Tilray Inc. has signed a deal that puts limits on how and when its largest shareholder may sell its stake in the cannabis company. Tilray President Brendan Kennedy is photographed at head office in Nanaimo, B.C., on November 29, 2017. THE CANADIAN PRESS/Chad Hipolito

B.C. pot company Tilray shares jump on deal with biggest shareholder

Privateer, backed by venture capitalist Peter Thiel, holds 75 million shares or roughly a 77 per cent stake

Tilray Inc.’s stock soared after it signed a deal to merge with its largest shareholder while also putting limits on the release of resulting new shares in the Canadian cannabis company for two years.

Under the agreement, U.S. private equity firm Privateer Holdings Inc. will become a subsidiary of the Canadian cannabis company. However, new Tilray shares distributed as a result of the merger would be subject to a lock-up, allowing for their release only under certain circumstances, the pot firm said.

Tilray shares soared as high as US$47.49 on the Nasdaq after the announcement, up roughly 22.4 per cent from its previous close of US$38.80. Shares were trading at US$46.39 by midday.

“We appreciate the long-term confidence that Privateer has in the Tilray business… We believe this transaction will give Tilray greater control and operating flexibility, while allowing us to effectively manage our public float,” said Tilray’s chief financial officer Mark Castaneda in a statement on Monday.

Privateer, backed by venture capitalist Peter Thiel, holds 75 million shares or roughly a 77 per cent stake in the Nanaimo, B.C.-based company.

Under the agreement, Tilray will acquire Privateer and its stake in the company in exchange for an equal number of new Tilray shares that will be issued to the U.S. private equity firm’s shareholders.

The new shares will be subject to a lock-up and may only be sold under certain circumstances over a two-year period.

During the first year, the shares will be released only in marketed offerings and/or block trades to institutional investors or via sales to strategic investors arranged at the sole discretion of Tilray. The remaining shares will be subject to a staggered release over the second year.

“We believe this structure will maximize overall returns for our visionary investors in a tax-efficient manner while giving Tilray the operating flexibility it needs to continue to be a leader in the rapidly emerging global cannabis industry,” said Michael Blue, managing partner of Privateer, in a statement.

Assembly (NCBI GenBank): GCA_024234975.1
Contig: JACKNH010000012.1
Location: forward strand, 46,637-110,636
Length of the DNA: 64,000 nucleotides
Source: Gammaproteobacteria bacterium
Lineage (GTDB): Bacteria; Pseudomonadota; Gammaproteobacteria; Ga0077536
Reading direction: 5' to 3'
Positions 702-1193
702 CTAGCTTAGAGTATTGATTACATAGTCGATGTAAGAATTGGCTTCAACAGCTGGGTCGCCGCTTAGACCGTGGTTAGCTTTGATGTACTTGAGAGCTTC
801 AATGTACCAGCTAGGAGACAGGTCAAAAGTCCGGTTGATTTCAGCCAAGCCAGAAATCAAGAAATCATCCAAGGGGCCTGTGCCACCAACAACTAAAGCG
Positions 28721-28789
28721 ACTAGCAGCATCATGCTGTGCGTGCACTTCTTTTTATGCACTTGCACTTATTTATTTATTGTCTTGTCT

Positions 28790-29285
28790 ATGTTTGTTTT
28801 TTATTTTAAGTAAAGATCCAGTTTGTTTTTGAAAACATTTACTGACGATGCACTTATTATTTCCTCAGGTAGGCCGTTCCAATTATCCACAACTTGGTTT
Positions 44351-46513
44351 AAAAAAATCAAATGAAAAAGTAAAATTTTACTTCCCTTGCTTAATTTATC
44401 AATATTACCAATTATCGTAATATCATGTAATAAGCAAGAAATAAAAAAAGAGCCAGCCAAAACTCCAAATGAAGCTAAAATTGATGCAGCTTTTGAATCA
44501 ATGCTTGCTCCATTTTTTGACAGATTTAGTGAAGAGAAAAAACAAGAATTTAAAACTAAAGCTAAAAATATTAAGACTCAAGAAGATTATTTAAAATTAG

Earlier this year, Privateer distributed its ownership of its three other operating subsidiaries, unrelated to Tilray, directly to its stockholders, the cannabis company said. The move left no material assets in Privateer other than the 75 million shares it currently holds in Tilray, it added.

The transaction effectively flips the control of a stock sale from Privateer to Tilray and provides the Canadian cannabis firm with the increased ability to manage its public float, said Vivien Azer, an analyst with Cowen and Company.

“In addition, the extended lock-up and conditions associated with the transactions reduces the risk associated with an excessive increase in TLRY’s public float,” she said in a note to clients.

ALSO READ: Tilray revenue soars nearly 200%, net loss grows in first quarter

The Canadian Press


Like us on Facebook and follow us on Twitter.

Get local stories you won't find anywhere else right to your inbox.
Sign up here

Just Posted

Nakusp council to allow more than one cannabis shop in the community

312 Broadway Street was originally the only place allowed to have a cannabis shop

Village of Nakusp council gives green light for phase two of downtown revitalization project

Concrete sidewalks, curbs, streetlights and bus stop will now be added to downtown block

Three fires burning in Arrow and Kootenay Lakes regions under control

A fire burning in the Burton Creek area was also recently put out by crews

Nelson’s American sister city faces COVID-19 culture war

In Sandpoint, Idaho, wearing a mask is about Black Lives Matter, gun rights, and COVID-19

Nakusp Wine and Beer Festival cancelled this year due to COVID-19 crisis

The Rotary Club said next year’s event is still scheduled to take place in April

B.C. records new COVID-19 death, 85 more cases; Horgan calls on celebrity help

This brings the total number of active confirmed cases to 531 across the province

Horvat scores 2 as Vancouver Canucks beat Blues 5-2 in NHL playoff opener

Game 2 in best-of-seven series goes Friday night

Teachers to get 2 extra days to prepare for students’ return, now set for Sept. 10

Students will first start with orientation and learn rules of COVID-19 classroom policies

High-volume littering at Cape Scott draws ire from hiking groups

Popular Vancouver Island hiking spot not closing, but frustration about crowding grows

SFU to drop ‘Clan’ varsity team name

The ‘Clan’ name is shortened from ‘Clansmen,’ and was introduced roughly 55 years ago

New Tory leader must build a strong team in Commons and for the campaign: Scheer

Scheer marked his final day in the House of Commons today as leader of the Opposition

B.C. to hire 500 more COVID-19 contact tracers ahead of fall

Contract tracers add an ‘extra layer’ in the fight against the novel coronavirus

Feds commit $305M in additional funds for Indigenous communities during COVID-19

Money can be used to battle food insecurity and support children and mental health

We were a bit tone deaf: Hobo Cannabis renamed Dutch Love after backlash

Hobo Cannabis has various locations in Vancouver, Kelowna and Ottawa

Most Read